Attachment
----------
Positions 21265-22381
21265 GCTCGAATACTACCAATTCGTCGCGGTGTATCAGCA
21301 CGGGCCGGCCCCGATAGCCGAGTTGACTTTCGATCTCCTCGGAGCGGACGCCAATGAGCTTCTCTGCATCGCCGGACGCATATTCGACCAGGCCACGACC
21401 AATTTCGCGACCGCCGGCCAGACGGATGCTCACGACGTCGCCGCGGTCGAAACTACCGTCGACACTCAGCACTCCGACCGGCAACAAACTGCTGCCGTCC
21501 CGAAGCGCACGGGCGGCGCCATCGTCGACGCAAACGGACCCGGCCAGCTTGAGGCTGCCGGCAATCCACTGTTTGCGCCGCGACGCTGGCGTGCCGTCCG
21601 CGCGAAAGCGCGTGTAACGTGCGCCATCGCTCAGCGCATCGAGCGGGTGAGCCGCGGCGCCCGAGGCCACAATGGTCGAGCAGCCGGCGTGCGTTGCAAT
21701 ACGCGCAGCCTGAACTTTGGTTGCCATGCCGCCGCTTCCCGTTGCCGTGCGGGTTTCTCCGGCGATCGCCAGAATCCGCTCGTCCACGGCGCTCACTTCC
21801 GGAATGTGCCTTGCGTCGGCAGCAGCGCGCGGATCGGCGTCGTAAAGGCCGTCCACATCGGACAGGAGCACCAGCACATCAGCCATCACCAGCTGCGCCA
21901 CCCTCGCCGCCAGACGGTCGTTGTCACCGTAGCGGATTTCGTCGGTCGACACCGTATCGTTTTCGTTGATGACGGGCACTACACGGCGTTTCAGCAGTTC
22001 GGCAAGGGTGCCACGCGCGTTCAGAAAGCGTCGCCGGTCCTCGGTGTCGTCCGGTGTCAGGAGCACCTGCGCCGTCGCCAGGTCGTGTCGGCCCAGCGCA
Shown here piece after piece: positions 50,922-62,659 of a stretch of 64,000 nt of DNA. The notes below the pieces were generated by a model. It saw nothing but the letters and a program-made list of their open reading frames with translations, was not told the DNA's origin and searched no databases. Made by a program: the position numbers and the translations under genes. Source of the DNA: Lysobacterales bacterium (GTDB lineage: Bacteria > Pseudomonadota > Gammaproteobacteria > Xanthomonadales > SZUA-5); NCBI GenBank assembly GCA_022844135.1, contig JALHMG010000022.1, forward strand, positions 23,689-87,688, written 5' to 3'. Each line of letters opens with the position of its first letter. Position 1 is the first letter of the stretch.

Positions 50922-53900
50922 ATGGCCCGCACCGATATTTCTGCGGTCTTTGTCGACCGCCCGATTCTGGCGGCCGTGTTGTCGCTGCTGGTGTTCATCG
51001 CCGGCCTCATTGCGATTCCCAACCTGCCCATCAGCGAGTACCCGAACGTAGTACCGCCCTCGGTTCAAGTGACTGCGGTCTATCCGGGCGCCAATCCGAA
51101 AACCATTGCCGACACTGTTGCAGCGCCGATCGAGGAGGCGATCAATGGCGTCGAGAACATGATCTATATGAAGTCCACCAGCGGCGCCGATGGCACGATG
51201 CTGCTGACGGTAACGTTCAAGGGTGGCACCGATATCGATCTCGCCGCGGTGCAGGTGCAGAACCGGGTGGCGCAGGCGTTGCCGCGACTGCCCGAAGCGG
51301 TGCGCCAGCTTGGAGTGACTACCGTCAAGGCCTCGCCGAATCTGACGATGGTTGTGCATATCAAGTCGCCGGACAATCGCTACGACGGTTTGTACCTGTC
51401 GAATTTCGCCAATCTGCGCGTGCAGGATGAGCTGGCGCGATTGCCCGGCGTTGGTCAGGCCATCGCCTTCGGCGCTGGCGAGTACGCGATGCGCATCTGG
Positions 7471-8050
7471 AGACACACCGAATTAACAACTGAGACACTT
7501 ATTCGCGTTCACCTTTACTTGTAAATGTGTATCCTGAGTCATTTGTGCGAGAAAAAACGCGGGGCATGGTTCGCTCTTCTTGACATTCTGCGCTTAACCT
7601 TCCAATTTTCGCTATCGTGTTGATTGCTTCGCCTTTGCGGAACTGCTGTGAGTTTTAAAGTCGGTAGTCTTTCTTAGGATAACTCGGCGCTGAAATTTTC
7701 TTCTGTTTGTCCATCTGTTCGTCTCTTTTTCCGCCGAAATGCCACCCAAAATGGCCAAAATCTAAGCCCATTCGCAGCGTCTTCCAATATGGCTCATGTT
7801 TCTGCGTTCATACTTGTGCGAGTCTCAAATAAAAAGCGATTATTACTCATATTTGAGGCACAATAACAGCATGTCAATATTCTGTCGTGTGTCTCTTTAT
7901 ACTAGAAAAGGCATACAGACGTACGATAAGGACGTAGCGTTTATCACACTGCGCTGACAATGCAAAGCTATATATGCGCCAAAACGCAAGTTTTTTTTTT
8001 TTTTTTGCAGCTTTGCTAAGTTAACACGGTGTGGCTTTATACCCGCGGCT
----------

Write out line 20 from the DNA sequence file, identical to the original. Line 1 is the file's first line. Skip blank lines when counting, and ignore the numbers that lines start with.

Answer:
7471 AGACACACCGAATTAACAACTGAGACACTT